Friday, August 17, 2018
Society needs to unite in combatting and reducing high child labour statistics, Labour Minister Mildred Oliphant said on the National Day Against Child Labour on Friday.
The Minister said the phenomenon of child labour was at frightening proportions globally. The picture was particularly grim in countries battling poverty, unemployment and inequality.
A study released on 16 March 2017 reveals that 577 000 of the 1.1 million South African children, aged between 7 and 17 years, were involved in the illegal practice.
This is a marked decrease from the 779 000 in 2010.
The 2017 study has also found that 81 000 children involved in child labour appeared to be doing work prohibited by the Basic Conditions of Employment Act.
The Free State was fingered as the province where the largest number of children below the legal age were identified as part of the workforce, on at least two farms in Wesselsbron. This was where the national event was held on Friday.
“Child labour is a complex matter that requires society to be circumspect when crafting interventions,” the Minister said, speaking at the event.
“The true character of any society is revealed in how it treats its children. When children are exploited for the economic gains of others, everybody loses. When one child is exploited, every one of us is diminished,” she said.
Government has subscribed to various international conventions as part of its commitment to protect the rights of children in South Africa.
However, some sectors are still prone to child labour.
The Minister cited domestic work as an example. “[It] is very difficult to detect because it happens within the confines of our homes and villages,” she said.
Oliphant said it was unsettling that the girl-child continued to be the most exploited.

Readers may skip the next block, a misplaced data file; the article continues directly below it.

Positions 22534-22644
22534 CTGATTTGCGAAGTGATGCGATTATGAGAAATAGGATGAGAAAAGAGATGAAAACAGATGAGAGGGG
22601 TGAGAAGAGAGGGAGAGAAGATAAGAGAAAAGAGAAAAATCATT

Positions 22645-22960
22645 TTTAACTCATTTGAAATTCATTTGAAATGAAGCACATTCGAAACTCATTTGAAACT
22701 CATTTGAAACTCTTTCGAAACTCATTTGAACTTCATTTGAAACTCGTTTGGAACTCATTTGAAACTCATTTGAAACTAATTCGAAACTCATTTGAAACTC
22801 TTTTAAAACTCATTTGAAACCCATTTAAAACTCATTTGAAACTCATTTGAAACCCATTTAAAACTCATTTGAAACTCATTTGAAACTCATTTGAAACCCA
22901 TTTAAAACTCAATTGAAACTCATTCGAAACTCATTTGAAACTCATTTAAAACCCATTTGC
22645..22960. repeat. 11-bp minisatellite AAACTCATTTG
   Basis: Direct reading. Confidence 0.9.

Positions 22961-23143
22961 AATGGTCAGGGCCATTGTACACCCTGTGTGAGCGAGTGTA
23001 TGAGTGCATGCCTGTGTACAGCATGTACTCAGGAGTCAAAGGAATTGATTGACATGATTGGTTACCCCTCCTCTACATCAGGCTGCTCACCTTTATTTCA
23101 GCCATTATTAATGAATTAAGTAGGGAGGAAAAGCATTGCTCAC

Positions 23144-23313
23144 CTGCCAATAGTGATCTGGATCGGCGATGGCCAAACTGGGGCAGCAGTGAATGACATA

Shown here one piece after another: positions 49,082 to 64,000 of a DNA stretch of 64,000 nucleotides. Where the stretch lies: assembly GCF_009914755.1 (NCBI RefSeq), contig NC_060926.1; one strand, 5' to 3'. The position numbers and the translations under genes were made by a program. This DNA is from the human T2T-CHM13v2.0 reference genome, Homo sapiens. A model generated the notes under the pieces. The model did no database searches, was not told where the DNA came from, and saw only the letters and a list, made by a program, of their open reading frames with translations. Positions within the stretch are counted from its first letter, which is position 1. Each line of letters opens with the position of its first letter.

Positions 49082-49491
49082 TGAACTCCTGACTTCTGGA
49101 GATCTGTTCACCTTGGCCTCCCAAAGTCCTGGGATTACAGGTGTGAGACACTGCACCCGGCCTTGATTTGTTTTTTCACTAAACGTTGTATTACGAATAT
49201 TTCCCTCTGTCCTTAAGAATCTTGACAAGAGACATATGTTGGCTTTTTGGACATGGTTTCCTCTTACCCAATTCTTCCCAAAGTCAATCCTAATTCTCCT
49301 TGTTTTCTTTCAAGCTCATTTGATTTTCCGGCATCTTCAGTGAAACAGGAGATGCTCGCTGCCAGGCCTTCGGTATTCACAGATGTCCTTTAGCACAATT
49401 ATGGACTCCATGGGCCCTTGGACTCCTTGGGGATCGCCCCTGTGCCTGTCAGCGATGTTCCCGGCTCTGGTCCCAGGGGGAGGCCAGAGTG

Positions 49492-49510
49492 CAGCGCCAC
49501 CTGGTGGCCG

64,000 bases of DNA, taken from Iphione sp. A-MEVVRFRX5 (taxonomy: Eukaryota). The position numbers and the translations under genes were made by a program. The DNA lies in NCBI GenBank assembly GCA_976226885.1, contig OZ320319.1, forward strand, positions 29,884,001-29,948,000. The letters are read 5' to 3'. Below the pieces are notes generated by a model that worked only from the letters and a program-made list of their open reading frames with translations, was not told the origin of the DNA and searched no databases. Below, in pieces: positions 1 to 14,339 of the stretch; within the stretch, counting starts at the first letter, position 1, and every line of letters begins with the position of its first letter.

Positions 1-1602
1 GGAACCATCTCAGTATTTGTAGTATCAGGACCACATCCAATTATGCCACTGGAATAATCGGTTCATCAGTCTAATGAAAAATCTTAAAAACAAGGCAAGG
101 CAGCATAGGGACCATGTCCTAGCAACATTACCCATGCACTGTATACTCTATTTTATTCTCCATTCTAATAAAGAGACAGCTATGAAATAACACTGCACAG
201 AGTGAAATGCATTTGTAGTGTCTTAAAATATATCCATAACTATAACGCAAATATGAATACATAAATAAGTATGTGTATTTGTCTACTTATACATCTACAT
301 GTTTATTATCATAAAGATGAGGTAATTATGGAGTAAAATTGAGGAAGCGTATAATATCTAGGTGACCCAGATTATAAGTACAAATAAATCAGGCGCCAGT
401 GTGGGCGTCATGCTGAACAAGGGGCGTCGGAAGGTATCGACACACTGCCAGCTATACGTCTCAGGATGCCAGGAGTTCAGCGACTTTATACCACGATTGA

“A lot of working children are found in agriculture where they often work on farms with the whole family. Work in the informal economy which includes activities such as shoe cleaning, begging or collecting rubbish. Some forms of child labour are easy to observe, while others are hidden from the public eye,” she said.
The department has made significant inroads but the Minister felt more needed to be done to curb the scourge.
“There is still a long way to go. We must together, reaffirm our commitment towards ensuring that every child is protected from exploitative labour practices,” she said, adding that no child was required, or permitted to perform work or provide services that are inappropriate, or placed at risk for their well-being.
In recognition of the work that still lie ahead, in May 2010, South Africa became a signatory to the International Labour Organisation Roadmap towards the Elimination of the Worst Forms of Child Labour.
The National Child Labour Programme of Action, became the country’s roadmap towards the prevention, reduction and eventual elimination of child labour.
The key elements of the programme include targeting the implementation of various programmes and policy interventions on poverty, unemployment, labour and social matters, Oliphant said. – SAnews.gov.za